At tonight's council meeting, officials reported that the Downtown Revitalization Project is progressing well despite encountering some areas of contamination.

Mayor Roy Ludwig suggested that contamination might stem from old gas stations but doesn't foresee it delaying the project. “We'll have to, according to regulations, deal with the contaminated soil and continue with the project,” said Ludwig.

Michael Walker with Associated Engineering noted that lab results on the contaminated areas are expected soon, and the council will be updated accordingly. Walker explained they are working on a two-part contract: the first focuses on the underground portion of the project, while the second ensures the work stays within budget and the approved scope.

Councillor Lindsay Clarke asked for specifics on the current work. Walker said crews are removing old asphalt and reclaiming as much aggregate as possible for reuse. They are also isolating water lines. “Working with city crews to add in new valves to make sure that the water gets isolated, so we don’t lose pressurization or the water quality in the rest of the city,” said Walker.

Councillor Travis Frank inquired about sidewalk use during construction. Walker responded, “Working with the downtown business association, to try to leave that sidewalk open as long as possible. And then at some point, we will have to delete that access, but we will be working with them to make sure that we try to do that as short of disruption as possible.”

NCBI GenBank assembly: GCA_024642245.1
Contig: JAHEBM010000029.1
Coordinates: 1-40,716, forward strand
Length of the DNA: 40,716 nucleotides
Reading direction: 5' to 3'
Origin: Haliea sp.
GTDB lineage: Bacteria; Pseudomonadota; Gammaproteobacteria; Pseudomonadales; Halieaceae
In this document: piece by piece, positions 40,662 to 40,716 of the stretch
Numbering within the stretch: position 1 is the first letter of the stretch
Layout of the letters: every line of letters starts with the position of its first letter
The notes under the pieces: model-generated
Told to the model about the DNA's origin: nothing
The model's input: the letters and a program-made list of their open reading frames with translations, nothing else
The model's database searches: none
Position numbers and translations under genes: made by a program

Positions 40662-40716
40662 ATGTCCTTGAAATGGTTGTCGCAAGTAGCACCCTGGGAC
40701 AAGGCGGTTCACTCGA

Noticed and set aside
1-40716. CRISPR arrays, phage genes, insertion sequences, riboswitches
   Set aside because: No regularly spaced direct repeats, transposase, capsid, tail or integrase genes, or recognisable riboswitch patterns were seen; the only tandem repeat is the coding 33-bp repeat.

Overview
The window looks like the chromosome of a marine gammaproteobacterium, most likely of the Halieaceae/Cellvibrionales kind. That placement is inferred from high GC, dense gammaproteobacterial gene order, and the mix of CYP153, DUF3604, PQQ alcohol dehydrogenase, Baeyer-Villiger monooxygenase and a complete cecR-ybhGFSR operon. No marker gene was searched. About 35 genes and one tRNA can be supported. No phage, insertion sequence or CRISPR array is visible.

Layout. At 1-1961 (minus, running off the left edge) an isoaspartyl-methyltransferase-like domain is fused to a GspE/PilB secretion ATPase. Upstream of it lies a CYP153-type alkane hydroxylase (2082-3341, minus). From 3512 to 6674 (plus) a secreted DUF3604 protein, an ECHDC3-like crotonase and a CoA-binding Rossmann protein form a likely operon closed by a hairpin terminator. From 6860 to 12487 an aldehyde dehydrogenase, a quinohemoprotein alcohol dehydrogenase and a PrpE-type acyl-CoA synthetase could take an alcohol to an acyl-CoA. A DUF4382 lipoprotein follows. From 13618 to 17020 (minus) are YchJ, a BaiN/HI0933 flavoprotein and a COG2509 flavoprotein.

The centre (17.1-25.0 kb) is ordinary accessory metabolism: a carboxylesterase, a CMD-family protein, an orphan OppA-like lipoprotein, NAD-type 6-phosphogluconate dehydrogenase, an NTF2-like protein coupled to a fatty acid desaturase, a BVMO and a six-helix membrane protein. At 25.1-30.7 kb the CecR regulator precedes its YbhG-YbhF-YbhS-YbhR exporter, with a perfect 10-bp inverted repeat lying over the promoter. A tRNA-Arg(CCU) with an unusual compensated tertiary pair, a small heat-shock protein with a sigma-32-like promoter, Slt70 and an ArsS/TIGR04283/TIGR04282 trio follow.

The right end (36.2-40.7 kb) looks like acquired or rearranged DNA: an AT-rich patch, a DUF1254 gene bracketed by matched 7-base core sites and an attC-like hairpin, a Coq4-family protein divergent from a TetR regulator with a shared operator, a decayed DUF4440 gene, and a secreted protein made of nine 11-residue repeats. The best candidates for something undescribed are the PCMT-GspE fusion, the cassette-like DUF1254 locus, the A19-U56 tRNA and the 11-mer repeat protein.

Councillor Shelly Veroba asked if businesses would ever have zero access to their properties. Walker replied, “We’ve minimized our risk. There are one or two cases where they don’t have a suitable back entrance to allow total access, and in those cases, we’ve been working with them to modify access to get into the business through another means. The goal is that at all times they will have access to their business or place of residence, whether that’s from the front or back access or if we have to modify through an alternate back entrance, in one case through an interior wall.”

Walker encouraged anyone with concerns to contact them. “I encourage anyone that is, you know, having issues or concerns to contact us, and we’ll do our best to accommodate,” he said.

Councillor Rebecca Foord recommended the Downtown Revitalization section on the city website for public updates on the project. Veroba echoed Foord's sentiments, emphasizing the website as a resource for updates and FAQs. “That’s going to be a huge help moving forward, a lot of times the issues that have come forward with this project are due to questions. Either from misinformation that is being put out there or from seeing something and being unsure what’s going on for themselves,” she said.

Veroba added that if there are further questions, citizens should contact city hall first. If still unsure, they can reach out to a council member for answers.